North America / Western Canada / Yukon

“Pic of the Week”, January 24, 2020: Sam Steele, The Lion of the Yukon

05 Whitehorse Street Art (7)

There are times in history when one man can make an enormous difference to the lives of thousands of people.  Sam Steele, known as the “Lion of the Yukon”, was just such a man.  His formal title, in time, was to be Major General Sir Samuel Benfield Steele.

Sam had a distinguished career as a soldier and officer in military and in the Northwest Mounted Police (NWMP),  which today has morphed into Canada’s Royal Canadian Mounted Police (RCMP).  Sam was head of the Yukon detachment of the NWMP during the Klondike Goldrush.  What was a sleepy outpost initially turned into a challenging position for Sam and his Mounties.

He established Custom outposts atop the Chilkoot and White Passes, and the Mounties did …

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“Pic of the Week”, January 17, 2020: Moose Jaw’s, “Mac the Moose”

05 Moose Jaw, Saskatchewan (10)

Situated just off the TransCanada Highway, besides the city’s Visitor Information Center, is a massive statue of a moose know as Mac.   Mac the Moose was built in 1984, stands 32 feet (9.8 m) tall, and for a long time was the largest moose on Earth.   Mac has become somewhat of a roadside landmark for those who enjoy visiting such sites (I admit to this guilty travel pleasure). 

Moose Jaw is very proud of Mac.  Then, horrors of horrors, a larger moose was constructed in Stor-Elvdal, Norway.  That moose — known as Storelgen —  was completed in 2015 and is a polished stainless steel structure that is 30 centimeters (about a foot) taller than Mac.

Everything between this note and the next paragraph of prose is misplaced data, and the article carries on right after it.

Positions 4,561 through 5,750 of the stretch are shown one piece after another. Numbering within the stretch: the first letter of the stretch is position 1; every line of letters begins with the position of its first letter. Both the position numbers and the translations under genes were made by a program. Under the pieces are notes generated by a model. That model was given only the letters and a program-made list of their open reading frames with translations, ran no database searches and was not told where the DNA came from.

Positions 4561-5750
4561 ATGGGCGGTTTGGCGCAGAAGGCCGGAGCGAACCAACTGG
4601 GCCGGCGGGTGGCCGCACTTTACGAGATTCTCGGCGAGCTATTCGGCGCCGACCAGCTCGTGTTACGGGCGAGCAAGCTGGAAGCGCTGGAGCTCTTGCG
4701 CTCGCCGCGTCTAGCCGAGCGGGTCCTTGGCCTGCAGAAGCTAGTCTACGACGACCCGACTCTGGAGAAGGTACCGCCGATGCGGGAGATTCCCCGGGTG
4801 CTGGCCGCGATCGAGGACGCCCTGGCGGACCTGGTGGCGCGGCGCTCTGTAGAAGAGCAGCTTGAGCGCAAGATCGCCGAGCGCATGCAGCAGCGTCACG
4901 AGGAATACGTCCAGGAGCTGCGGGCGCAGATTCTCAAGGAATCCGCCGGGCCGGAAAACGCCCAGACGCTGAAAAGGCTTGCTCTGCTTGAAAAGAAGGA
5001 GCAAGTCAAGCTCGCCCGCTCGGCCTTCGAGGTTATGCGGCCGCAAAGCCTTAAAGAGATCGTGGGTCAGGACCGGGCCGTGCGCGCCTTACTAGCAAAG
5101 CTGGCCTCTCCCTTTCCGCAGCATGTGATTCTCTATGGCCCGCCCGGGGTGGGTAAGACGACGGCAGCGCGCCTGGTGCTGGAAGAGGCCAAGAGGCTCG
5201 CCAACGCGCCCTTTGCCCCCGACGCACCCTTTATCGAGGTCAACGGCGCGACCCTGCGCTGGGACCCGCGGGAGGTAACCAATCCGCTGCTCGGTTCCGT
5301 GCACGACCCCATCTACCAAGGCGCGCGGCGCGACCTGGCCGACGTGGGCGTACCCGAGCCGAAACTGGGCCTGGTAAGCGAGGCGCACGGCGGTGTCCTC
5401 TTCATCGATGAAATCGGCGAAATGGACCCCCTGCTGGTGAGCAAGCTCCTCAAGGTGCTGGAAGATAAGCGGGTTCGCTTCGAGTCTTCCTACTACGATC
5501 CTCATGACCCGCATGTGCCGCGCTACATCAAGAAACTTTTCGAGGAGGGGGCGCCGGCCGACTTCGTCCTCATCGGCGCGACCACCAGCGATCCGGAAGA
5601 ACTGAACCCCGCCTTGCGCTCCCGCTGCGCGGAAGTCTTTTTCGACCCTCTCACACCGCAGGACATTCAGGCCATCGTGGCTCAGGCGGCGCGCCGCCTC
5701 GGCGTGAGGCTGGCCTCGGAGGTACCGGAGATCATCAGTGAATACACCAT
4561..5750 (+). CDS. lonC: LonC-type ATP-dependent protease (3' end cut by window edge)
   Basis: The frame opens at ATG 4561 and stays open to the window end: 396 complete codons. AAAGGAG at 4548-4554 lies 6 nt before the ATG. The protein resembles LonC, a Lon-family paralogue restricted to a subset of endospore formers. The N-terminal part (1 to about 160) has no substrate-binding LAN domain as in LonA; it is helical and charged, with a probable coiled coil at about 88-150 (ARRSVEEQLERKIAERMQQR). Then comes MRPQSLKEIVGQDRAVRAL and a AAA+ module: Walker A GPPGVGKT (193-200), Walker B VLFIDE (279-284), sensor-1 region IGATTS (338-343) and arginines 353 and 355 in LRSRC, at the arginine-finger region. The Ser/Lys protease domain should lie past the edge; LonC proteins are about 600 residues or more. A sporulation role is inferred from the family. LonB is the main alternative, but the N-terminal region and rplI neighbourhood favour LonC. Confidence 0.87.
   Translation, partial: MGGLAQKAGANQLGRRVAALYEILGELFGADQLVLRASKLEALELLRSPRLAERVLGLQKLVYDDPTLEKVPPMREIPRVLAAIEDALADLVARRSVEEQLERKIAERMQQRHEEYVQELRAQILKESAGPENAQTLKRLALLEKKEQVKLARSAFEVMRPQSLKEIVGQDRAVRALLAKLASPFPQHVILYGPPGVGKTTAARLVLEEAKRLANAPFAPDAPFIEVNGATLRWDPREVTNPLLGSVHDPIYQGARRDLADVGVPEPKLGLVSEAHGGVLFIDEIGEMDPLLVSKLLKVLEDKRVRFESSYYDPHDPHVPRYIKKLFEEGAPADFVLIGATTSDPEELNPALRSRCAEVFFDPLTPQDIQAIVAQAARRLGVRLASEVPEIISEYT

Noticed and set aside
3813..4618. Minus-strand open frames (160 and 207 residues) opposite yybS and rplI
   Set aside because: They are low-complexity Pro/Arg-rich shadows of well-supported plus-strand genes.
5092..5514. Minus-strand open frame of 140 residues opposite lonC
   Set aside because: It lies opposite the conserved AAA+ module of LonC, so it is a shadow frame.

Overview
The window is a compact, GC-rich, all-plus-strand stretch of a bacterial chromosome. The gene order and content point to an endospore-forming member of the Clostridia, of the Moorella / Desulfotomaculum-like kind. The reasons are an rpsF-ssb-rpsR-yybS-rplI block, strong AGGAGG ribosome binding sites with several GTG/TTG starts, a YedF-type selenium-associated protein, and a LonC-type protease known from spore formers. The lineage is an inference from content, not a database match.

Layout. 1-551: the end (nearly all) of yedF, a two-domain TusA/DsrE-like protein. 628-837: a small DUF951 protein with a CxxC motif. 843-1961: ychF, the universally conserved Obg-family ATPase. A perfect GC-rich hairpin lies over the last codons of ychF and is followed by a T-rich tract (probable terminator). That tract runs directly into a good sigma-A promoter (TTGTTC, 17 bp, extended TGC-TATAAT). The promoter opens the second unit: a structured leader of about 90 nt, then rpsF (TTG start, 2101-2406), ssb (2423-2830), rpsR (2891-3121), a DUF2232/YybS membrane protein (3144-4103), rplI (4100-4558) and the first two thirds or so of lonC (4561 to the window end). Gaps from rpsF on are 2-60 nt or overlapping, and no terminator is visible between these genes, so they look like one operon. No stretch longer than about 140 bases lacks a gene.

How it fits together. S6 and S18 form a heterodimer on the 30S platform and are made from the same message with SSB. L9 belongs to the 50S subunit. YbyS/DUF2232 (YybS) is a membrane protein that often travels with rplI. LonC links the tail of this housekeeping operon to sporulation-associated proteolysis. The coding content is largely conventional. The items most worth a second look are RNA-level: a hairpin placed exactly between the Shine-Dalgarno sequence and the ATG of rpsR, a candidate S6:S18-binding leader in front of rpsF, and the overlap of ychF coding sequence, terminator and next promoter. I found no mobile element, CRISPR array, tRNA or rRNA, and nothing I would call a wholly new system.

The good news is that Moose …

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.All Trips / Florida / North America / Southeastern USA

A Few Photos of Life in the Everglades

07 Shark Valley 12-2018 (47)

The slowly flowing, warm, River of Grass is teaming with life, although at times it’s hard to see it.  A recommended place to spot wildlife within Everglades National Park is in Shark Valley.  There is a lengthy elevated bike path in the area, which is shared by a tram.  You can rent a bike and cycle around, stopping to see the alligators and birds, or you can sit back in the tram and let a biologist/guide educate you about what you’re seeing.  Both options are very rewarding.  There is no better place to immerse yourself in this UNESCO World Heritage ecosystem.

We visited Shark Valley a few months ago and had a wonderful experience.  I previously published a …

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“Pic of the Week”, January 3, 2020: The Bounty of Canada’s Great Plains

00 Prairie crops, Manitoba (16)

The great Canadian prairies (and their American counterparts) grow a lot of food.  More food than can be consumed in either country and which is then transported to destinations all around our hungry world.  The Canadian prairies extend from Alberta in the west, to Saskatchewan, to Manitoba in the east.